BWO drastically changes with frequency. This variation, which is measured and plotted
in Figure 5.14, will cause compression in the nonlinear diode detector used by the scalar
network analyzer. This compression will cause ripples in the gain measurement results.
The large-signal parameters of the amplifier are measured and plotted in Figure 5.15.
This is measured with a supply voltage of 1.5V. The amplifier can generate up to
+16dBm, with a compressed gain of 10dB. A peak PAE of 12.8% is achieved at the peak
output power. The output-referred 1dB compression point of the amplifier is +14.5dBm.
Additional gain and power in the input stages forces the output stage to compress first.
Hence the amplifier shows a steep compression behavior.
The variation of output saturated power and PAE vs. supply voltage is measured and
shown in Figure 5.16. Here the amplifier is driven with a constant +6dBm input power.
Peak output power of 17.5dBm can be generated with a supply voltage of 1.8V. The
amplifier reliably operates above the BVCEO limit with no performance degradation
observed during measurements.
The measured saturated power, gain, and PAE of the amplifier vs. frequency are shown
in Figure 5.17. Measured performance of the amplifier is summarized in Table 5.1.
97
Figure 5.15 Measured large-signal parameters of the amplifier at 77GHz.
Figure 5.16 Measured saturated power and PAE for a supply range of 1-2.5V.
98
Figure 5.17 Measured saturated power, gain, and PAE versus frequency.
Table 5.1 Amplifier Performance Summary
99
5.6 Chapter Summary
The conductor-backed coplanar waveguide structure with large isolation has been used
to design a 77GHz power amplifier, fully-integrated in a 0.12μm BiCMOS SiGe process.
The use of sideshields improves on-chip isolation between adjacent parallel transmission
lines by more than 20dB, enabling tight meandering of transmission lines resulting in a
small area of 0.6mm2 for the amplifier. It also facilitates the realization of the single-chip
77GHz transceiver described in Chapter 6 with on-chip power amplifiers co-integrated
with sensitive elements such as on-chip VCO and antennas [11][12]. The amplifier has
more than 6dB of small-signal gain in a frequency range of 65-92GHz. The measurement
of the gain at the frequencies lower than 65GHz is limited by the frequency range of the
waveguide measurement setup. Large-signal power match has resulted in peak power and
PAE occurring at 77GHz. The amplifier operates reliably above the BVCEO range by
proper choice of impedance in base and can be used with a supply voltage range of 1V to
2.5V. The amplifier achieves the best combination of output power, efficiency, and gain
using silicon technology at mm-wave band. A comparison of the power amplifier in this
work and previous work on single-path (not externally-combined) mm-wave power
amplifiers is presented in Table 5.2.1
1
References [76] and [77] add 3dB to the measured output power, as two amplifiers in parallel can deliver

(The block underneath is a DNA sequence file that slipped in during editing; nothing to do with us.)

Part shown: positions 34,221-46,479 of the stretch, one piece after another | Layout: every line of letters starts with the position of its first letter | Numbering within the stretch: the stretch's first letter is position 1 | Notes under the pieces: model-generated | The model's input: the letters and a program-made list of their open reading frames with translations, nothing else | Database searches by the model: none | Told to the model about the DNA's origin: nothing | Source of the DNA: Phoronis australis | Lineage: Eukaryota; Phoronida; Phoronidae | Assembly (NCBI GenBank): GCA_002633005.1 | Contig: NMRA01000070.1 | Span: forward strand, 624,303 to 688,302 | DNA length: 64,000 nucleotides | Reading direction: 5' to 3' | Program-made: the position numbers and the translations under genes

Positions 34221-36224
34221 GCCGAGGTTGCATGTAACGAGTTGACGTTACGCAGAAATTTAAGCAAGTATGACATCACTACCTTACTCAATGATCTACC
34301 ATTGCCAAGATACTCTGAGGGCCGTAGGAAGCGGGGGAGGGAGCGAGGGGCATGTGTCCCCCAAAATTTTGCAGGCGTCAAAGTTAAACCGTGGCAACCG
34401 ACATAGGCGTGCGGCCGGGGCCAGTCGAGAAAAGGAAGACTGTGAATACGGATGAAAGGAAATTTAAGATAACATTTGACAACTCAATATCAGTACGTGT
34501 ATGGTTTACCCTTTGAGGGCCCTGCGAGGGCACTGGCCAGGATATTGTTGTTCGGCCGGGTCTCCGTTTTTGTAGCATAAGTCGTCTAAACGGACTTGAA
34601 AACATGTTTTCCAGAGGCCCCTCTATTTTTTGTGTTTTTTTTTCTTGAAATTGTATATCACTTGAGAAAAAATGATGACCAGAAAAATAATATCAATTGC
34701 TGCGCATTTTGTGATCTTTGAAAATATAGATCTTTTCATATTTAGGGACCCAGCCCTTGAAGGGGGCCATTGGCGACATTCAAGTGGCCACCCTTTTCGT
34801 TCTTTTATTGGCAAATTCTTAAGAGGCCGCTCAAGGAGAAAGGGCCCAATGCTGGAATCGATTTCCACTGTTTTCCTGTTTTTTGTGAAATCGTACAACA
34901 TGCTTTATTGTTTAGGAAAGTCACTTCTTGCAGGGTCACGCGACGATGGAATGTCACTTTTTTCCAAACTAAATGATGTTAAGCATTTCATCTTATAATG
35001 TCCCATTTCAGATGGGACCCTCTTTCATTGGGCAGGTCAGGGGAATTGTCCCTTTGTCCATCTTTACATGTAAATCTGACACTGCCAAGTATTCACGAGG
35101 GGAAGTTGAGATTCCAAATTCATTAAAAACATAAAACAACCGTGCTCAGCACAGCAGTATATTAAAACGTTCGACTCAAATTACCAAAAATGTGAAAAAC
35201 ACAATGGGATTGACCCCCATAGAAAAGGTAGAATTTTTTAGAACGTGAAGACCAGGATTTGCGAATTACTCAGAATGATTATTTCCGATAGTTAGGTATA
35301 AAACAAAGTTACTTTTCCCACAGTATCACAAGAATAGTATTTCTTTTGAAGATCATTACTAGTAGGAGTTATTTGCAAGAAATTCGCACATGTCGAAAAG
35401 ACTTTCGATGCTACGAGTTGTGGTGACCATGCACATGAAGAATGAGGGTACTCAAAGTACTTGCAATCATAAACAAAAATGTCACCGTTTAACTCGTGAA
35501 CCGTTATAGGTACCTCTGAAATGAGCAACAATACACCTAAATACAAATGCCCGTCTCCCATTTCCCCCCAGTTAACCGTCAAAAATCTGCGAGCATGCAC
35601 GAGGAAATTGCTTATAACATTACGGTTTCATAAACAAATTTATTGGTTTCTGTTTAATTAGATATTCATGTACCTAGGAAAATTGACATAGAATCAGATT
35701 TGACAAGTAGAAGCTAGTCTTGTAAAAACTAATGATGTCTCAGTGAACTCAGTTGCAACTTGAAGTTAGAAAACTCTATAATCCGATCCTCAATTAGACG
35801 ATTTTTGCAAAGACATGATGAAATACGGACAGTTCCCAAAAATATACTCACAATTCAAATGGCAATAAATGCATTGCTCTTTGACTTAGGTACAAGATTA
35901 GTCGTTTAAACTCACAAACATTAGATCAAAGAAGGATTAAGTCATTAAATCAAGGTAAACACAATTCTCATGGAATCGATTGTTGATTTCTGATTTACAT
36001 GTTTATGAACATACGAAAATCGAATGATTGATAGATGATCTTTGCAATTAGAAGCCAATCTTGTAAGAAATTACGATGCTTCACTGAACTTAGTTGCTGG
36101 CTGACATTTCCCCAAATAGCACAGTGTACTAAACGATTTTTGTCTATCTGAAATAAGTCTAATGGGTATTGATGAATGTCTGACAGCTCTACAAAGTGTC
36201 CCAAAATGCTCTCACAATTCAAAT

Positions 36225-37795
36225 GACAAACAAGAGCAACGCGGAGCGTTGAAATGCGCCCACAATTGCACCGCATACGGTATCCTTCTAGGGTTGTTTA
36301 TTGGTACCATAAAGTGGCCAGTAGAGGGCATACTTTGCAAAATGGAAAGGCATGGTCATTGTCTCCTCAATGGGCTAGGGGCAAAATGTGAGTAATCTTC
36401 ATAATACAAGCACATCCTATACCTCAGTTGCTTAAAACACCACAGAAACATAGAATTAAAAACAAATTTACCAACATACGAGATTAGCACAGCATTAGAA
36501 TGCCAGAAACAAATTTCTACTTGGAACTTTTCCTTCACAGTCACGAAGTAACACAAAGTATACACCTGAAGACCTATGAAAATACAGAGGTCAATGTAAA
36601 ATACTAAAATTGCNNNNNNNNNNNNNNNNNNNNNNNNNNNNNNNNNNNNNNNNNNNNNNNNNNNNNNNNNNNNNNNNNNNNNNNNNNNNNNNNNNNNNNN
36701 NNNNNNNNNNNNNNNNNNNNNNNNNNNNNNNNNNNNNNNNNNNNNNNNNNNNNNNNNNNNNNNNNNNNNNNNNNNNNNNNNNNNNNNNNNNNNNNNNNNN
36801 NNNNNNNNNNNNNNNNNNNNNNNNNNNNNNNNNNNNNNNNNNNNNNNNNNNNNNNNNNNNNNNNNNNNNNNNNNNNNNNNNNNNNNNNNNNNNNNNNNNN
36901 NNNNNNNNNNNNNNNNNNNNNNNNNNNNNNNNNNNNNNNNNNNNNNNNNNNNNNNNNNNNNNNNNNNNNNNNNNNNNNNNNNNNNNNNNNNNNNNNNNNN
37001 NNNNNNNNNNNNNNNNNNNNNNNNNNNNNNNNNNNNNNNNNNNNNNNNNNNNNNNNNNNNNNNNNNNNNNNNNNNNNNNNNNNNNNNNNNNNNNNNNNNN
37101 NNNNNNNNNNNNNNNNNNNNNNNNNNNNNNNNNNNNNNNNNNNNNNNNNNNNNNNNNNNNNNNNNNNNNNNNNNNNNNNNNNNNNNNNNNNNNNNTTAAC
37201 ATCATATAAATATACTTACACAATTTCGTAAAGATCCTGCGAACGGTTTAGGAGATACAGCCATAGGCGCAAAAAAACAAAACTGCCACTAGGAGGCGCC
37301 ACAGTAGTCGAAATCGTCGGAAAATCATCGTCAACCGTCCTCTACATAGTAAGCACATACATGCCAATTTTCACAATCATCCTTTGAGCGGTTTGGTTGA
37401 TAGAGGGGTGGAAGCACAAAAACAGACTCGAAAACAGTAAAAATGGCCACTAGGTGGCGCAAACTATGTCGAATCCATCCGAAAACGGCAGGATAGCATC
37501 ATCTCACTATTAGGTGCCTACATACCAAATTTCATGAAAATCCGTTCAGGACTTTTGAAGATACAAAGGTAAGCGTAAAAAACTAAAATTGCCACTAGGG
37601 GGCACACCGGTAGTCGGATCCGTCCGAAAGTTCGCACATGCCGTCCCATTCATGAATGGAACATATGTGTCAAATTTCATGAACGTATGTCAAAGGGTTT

3dB higher power to a 100Ω differential load. This is true for any single-ended amplifier matched to a 50Ω
load; therefore, for comparison this extra 3dB factor was not included in Table 5.2.
100
Table 5.2 Comparison between this work and previously reported integrated highfrequency PAs.
101
Chapter 6 A 77GHz Fully-Integrated Phased-Array Transceiver
A 77GHz Fully-Integrated Phased-Array
Transceiver1
The improvements in the signal-to-noise-plus-interference ratio provided by phasedarrays and the larger bandwidths available at high frequencies motivate the
implementation of phased-arrays at higher carrier frequencies such as 24GHz, 60GHz,
and 77GHz [9][33][60][64][76]. Additionally, the array gain in a phased-array transmitter
results in a higher effective isotropic radiated power (EIRP), providing a means to
generate large powers at high frequencies. The implementation of such a high-frequency
system on a silicon-based process enables the realization of a complex SOC with
improved performance and reliability, promising a future of low-cost radar and gigabitper-second wireless connectivity.
In this chapter, the transmitter section of a 4-element phased-array transceiver at
77GHz is presented. The transmitter section described is part of a complete 77GHz
phased-array transceiver with integrated on-chip dipole antennas [11][12]. The LO-path
phase shift is based on a local LO phase-shifting architecture. The phase-shift resolution
in this architecture is limited by the resolution of the off-chip Digital–to-Analog
Converters (DACs), and hence this transmitter is capable of providing the fine beamsteering resolution necessary for long-range car radar systems operating at 77GHz.
Though the 76-77GHz band is reserved for automobile sensing application, the system
concept presented in this chapter can also be applied for the Gigbit wireless application at
the 60GHz band.
Compared to the first generation of these systems, which were designed for the short1
The 77GHz phased-array transceiver is a joint work done by Abbas Komijani, Xiang Guan, Arun
Natarajan, and Aydin Babakhani. The main focus of this chapter is the part designed by the author.
102
range car radar and point-to-point wireless communication applications in the 24GHz
band, the new phased-array architecture achieves finer resolution of phase shifting,
enabling higher angular resolution. Although the intended bandwidth for these sensors is